The point of light which seems most precious because it shines most precariously is romantic love in Esdese, our heroes’ greatest opponent. Objectively speaking, she’s a vile sadist, but I cannot help but be fascinated by her–nay, she’s actually my favorite character right now. Her desire to fall in love separates her from the majority of the villains. And who else should she fall for but the hero? During a tournament instigated by her to find the sixth member of her Jaeger team, Tatsumi steals her heart, and she drags him from the field in a manner reminiscent of a caveman claiming a bride. They pass the night debating philosophy–Aristotle vs. Nietzsche, you might say. Like Thrasymachus of Plato’s Republic, she claims that Tatsumi’s notion of justice derives from weak people: the strong only need to act to their own advantage. All the while, Tatsumi tries to convince her to defect from the Empire and join the Rebel side without admitting that he has already joined the Empire’s most infamous enemy: Night Raid.
During a hunting exercise, he escapes her grasp. She tells the Jaegers that they do not need to offer Tatsumi mercy should they meet him in combat; yet, she still pines for him. She even refuses the evil Prime Minister’s offer to find a similar man for her.
Why should this be significant? Even bad people love others. That’s natural, isn’t it? But, love is intimately bound with happiness, the chief end of human beings. If love were not so bound with happiness, the family would not be the chief unit of society. The most effective governments try to foster the health of the family through fostering peace and justice. Essentially, Esdese, by desiring love, also wishes for the flourishing of peace and justice unless she wants a sham love–the mere indulgence of her feelings. If she opts for true love, she must become the enemy of her current employers. (Oh, what a beautiful moment that would be!) The rampant cruelty and injustice infecting the country hardly fosters the creation of happy households.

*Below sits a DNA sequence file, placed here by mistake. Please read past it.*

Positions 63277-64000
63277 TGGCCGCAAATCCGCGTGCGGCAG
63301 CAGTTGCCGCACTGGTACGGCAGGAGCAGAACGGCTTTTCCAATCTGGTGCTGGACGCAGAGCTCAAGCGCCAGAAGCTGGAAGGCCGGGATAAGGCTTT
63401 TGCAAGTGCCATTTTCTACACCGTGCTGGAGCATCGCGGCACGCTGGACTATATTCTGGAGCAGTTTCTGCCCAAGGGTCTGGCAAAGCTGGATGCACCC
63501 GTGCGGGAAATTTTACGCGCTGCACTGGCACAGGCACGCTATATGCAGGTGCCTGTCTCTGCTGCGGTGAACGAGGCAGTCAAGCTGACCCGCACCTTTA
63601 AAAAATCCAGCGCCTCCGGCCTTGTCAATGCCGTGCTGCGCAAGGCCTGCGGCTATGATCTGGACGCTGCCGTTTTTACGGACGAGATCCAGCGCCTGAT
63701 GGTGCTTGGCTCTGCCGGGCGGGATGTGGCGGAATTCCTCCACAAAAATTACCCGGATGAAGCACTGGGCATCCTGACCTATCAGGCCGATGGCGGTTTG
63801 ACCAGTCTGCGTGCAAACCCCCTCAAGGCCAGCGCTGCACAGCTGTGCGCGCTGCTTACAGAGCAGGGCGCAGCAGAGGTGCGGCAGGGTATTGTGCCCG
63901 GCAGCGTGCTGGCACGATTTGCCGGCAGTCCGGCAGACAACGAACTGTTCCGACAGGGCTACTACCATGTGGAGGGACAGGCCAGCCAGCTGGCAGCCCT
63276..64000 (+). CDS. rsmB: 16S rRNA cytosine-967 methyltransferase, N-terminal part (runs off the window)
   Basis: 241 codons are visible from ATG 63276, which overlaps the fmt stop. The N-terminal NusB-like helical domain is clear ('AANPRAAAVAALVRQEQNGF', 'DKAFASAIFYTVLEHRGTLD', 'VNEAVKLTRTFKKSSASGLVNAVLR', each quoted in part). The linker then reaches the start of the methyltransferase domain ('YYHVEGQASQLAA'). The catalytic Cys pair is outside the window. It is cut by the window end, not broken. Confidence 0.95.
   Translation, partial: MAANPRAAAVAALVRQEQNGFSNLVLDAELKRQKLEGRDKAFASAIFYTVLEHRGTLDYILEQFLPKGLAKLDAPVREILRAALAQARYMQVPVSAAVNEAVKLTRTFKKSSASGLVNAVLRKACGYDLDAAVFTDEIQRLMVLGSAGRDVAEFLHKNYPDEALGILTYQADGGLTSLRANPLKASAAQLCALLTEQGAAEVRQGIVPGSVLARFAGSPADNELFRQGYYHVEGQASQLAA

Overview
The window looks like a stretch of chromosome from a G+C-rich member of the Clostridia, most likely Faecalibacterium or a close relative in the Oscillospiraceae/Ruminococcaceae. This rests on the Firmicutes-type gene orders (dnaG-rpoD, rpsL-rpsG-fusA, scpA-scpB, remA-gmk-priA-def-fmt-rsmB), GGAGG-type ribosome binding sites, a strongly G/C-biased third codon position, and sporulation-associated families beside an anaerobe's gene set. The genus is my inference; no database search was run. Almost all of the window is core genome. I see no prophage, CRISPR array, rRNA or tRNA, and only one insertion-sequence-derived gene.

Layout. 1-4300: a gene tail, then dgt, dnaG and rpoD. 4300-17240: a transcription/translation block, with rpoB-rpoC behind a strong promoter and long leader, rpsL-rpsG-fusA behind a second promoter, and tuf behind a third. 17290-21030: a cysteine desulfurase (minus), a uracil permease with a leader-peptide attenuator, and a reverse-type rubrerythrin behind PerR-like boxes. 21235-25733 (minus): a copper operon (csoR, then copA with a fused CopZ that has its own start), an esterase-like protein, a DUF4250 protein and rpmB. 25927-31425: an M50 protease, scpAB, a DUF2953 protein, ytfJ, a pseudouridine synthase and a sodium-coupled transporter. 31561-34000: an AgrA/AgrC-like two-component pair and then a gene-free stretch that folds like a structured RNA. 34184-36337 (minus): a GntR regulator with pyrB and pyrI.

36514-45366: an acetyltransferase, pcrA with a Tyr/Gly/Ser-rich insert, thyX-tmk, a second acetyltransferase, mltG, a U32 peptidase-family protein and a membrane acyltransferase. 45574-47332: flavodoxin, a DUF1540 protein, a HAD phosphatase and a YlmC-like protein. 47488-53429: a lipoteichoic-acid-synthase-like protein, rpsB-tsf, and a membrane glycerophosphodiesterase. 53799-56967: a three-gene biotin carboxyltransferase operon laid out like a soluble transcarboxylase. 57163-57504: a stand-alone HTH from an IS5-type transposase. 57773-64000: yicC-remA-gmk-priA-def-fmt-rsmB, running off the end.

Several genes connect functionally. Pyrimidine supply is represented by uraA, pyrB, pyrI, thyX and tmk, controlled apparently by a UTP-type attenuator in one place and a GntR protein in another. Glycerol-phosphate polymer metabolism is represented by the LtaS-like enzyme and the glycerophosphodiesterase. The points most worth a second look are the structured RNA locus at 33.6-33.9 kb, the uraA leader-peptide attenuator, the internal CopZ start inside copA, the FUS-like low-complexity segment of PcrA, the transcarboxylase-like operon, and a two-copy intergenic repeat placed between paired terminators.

But, many things war against her defection: her vicious character first and foremost. Her subordinates are incredibly loyal to her because she shows them affection; however, her show of affection is motivated by the desire to make them good subordinates, i. e. tools. Aristotle claimed that the wicked can only have friendships of utility, and all of Esdese’s relationships belong to that category. Her relationship with Tatsumi stands as the sole exception, but if she begins to view her relationship with Tatsumi according to usefulness or pleasure, that will shatter her ability to find real love, where the beloved is loved for his own sake. Then again, the heroines have taken a shine to Tatsumi, and he could easily break Esdese’s heart by choosing one of them over her. At which point, Esdese might forsake love altogether. Thirdly, the Japanese concept of karma would certainly deny Esdese the right to real happiness. The manga takes a grimly realistic view of humanity. I’d have to say that Dostoyevsky’s underground man had a greater chance at salvation than Esdese.